Banksy: The Vigilante Artist
Banksy, the anonymous artist, is on a roll. From his prolific street art pieces to his major art installations of epic proportions, he’s taken the world’s attention by storm.
His most recent noteworthy “appearance” was on Oct. 5 at an auction at Sotheby’s in London where a print of the artist’s famous work entitled, “Girl with Balloon” was halfway shredded directly after the winning bid was announced.
Later Banksy released, and rapidly deleted, a video on his Instagram page showing how he placed the shredder in the frame years ago just in case the piece ever went to auction. This demonstrated his particular distaste with the art market. However, Pest Control, Banky’s agency, has since come forward and renamed the piece “Love is in the Bin.” It’s this rebelliousness that has people looking for what the faceless artist will do next.
Although he’s curated quite a reputation for going big when he strikes, he’s done amazing charity work for those in need as well. Here are a couple noteworthy good deeds Banksy has done over the years.
Saving the Broad Plain & Riverside Youth Project
In April 2014, a stencilled artwork titled, “Mobile Lovers” appeared on a board screwed into a wall near the financially-troubled Broad Plain & Riverside Youth Project. Soon after its discovery, members of the club removed the piece, placed it in a corridor and invited the public to view it. Eventually, the local police removed the piece and put it on display in the Bristol City Museum and Art Gallery while ownership was confirmed. Soon after, the mayor of Bristol and the club owner received letters directly from Banksy confirming that the piece’s original intention was for public display, but he would like to donate to the club for whatever purpose they needed. Later, the club sold the piece to a private collector for over £400,000, which helped secure the club’s future.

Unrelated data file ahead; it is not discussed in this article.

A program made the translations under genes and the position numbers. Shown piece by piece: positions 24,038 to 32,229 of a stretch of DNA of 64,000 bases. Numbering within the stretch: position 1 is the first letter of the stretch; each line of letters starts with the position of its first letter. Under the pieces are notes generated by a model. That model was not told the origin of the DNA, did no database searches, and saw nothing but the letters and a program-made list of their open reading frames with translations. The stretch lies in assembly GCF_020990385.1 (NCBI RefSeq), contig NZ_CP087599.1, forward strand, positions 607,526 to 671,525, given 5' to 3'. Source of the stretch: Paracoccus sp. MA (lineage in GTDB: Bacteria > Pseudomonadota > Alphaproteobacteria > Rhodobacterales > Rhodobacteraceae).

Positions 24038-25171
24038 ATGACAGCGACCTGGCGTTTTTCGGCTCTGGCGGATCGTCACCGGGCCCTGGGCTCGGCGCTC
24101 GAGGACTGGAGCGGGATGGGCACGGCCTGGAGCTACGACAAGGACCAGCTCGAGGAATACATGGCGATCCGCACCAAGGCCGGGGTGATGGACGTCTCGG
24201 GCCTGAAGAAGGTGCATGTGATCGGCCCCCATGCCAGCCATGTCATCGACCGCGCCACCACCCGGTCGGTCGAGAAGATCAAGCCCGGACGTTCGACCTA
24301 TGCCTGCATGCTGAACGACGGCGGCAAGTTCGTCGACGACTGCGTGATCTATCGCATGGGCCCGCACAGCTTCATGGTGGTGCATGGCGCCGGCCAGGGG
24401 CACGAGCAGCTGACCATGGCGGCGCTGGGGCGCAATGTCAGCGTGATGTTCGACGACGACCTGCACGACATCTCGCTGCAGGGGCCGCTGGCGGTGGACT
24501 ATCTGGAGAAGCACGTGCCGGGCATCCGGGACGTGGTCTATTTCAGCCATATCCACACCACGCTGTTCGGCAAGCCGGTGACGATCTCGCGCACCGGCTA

“Dismaland” for refugees
Banksy’s Dismaland, “bemusement park” was a temporary pop-up exhibition that took place for five weeks in Weston-super-Mare, UK during the Summer of 2015. The Disney-like and apocalyptic exhibition contained a diverse collection of pieces by many different artists. After its closing, Banksy released an announcement stating all the timber and fixtures from Dismaland were going to be sent to build shelters near Calais, France in a camp called, “the jungle.”
Although these are only a couple of charitable deeds Banksy has done, it gets the mind whirring. Who is this prankster and rebel? What’s his next move? The world will just have to hold out for Banksy to strike again.
Cameron Cizek is a senior studying computing.